The Fool (Excerpt)

78 The Fool [work in progress]

78 The Fool [work in progress]
Back in April, I started a large project which includes a Tarot inspired, esoteric, dystopian-crime novel. Here is a small excerpt from Chapter four, The Fool.

Chapter four, The Fool

“Those who will not reason are bigots, those who cannot are fools, and those who dare not are slaves.”
(Lord Byron, English poet, peer and politician)

Julian lited up another cigarette. The famous last one before the next. The last cigarette before quit smoking, the last cigarette before supper, the last cigarette before going to bed, the last cigarette before whatsoever. Occasionally, something big, significant, unforgettable like a drunken New Year’s Eve or a birthday party that has gone terribly wrong. Julian loved each and every one of his last cigarettes. They are were all special – and not only because it was problematic to get real cigarettes these days. Truthfully, Julian was not a heavy smoker, he only smoked two or three cigarettes per day, generally in the evening on the rooftop, but the blue puffs of smoke gave him comfort and consolation. Smoking made him felt both aristocratic and disobedient. ‘Sin is a mistress’ he thought. Smoking, however, was not always considered inappropriate or illegal.
Allegedly, in ancient days, smoking was part of shamanic rituals, a sacred offering to the gods. The circles of smoke like birds have broken free from the bounding of the earth and reach the heavens. The smoke signals contained messages to the gods, creating a strong and lasting connection between men and gods. The elderly gods withdrew themselves and faded into the darkness of the impenetrable universe, while men forget the old ways of social and spiritual bonding. Eternity ends were memory fails to remember.
Julian was no exception. He couldn’t read the omens from the sky, couldn’t discern between the lines in his palm and identify signs and patterns which may reveal secret aspects of the present, past and future, he did not have the skills of gipsies to turn and interpret the meaning of the cards, he did not have any psychic abilities nor the knowledge to deal differently with life than any other mortal man.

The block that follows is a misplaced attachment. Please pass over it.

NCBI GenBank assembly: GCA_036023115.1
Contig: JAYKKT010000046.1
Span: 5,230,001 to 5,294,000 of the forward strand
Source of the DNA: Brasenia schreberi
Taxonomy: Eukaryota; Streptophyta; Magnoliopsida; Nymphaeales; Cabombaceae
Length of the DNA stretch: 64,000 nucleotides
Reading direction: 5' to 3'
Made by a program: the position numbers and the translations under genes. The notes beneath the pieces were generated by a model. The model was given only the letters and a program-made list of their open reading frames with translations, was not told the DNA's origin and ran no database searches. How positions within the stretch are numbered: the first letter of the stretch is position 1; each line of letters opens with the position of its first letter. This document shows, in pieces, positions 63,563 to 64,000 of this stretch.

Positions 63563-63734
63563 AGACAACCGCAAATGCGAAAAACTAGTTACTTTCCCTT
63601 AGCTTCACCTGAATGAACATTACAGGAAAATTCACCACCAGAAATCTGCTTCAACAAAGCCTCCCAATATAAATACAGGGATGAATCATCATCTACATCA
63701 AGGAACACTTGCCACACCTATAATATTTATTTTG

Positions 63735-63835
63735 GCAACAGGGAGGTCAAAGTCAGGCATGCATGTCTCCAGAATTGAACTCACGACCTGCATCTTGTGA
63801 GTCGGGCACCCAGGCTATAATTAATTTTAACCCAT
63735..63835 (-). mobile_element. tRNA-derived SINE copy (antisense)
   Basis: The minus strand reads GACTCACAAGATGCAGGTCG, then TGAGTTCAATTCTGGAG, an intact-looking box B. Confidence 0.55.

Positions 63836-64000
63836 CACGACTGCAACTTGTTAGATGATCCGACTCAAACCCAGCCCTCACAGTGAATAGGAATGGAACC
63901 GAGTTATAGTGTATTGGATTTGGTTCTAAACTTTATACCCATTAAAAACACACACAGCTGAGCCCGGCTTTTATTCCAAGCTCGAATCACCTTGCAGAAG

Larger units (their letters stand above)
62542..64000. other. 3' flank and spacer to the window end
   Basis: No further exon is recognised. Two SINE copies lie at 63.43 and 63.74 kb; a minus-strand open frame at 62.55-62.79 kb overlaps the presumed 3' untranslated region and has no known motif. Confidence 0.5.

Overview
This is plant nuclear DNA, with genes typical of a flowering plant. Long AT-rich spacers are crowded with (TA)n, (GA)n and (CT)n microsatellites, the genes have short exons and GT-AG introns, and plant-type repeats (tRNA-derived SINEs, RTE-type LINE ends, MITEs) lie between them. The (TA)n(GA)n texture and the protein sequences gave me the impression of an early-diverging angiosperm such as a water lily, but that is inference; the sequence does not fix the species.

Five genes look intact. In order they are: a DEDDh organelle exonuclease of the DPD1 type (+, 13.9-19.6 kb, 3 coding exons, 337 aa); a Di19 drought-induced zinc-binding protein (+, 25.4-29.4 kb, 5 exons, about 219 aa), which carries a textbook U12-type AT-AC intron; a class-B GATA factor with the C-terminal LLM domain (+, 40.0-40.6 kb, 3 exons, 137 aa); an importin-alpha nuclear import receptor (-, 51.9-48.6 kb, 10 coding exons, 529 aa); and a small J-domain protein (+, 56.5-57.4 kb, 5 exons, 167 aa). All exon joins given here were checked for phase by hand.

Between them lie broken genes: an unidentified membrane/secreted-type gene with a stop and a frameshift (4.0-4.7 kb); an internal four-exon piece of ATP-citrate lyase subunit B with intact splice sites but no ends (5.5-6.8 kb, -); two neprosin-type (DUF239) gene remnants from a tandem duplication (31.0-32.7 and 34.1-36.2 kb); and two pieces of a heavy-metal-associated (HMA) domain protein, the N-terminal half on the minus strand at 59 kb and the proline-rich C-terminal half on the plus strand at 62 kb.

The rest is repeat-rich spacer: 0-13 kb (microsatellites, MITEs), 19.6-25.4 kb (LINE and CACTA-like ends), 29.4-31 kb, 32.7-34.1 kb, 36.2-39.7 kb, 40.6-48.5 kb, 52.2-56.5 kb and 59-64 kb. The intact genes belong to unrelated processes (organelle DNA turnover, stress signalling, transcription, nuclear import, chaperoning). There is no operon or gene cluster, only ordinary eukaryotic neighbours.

Julian was a light traveller, who had no interest in arriving at any particular destination but he was fully committed enjoying the experiences along the way. Just like the dancing blue circles of smoke, here and now meant everything. The past was drowning irredeemably in the mist of obscurity, and the future was a complicated matter of probabilities and hazards. Yesterdays were forgettable, and tomorrows uncertainties. In between, Julian felt alive. Each second of his life was like a burning match, and he was drawn both by the light and the heat. Every single spark he brought to life took away one little point and moment of darkness. One moment of pleasure blasts into oblivion a moment of pain. Julian thought it is a fair trade, a game worth to play without nurturing any false hopes of victory.
The path he has chosen was satisfactory and never thought of those not taken. ‘What if?’ or ‘what would have been?’ did not cross his mind for a moment. Going back was never an option eighter. ‘The way out is through,’ said an oddly resonating voice in his head and Julian agreed wholeheartedly. ‘Everything happens for a reason,’ he believed, ‘and it’s not worth worrying about what you don’t know, don’t understand, or did not happen yet. Problems, when appears, can be dealt with immediately. Worrying about them, anticipatedly was foolishness and meaningless waste of time and energy.’ And Julian, at least that is what he believed, was no fool.

Ignorance is strength.

People get used to leading their lives and ask no questions. We don’t know, we can not know, and we are quite alright not to know. It was plain and simple, but more importantly, safe. No plans meant no expectations. Every day was identical with the previous one, but he would not have known that.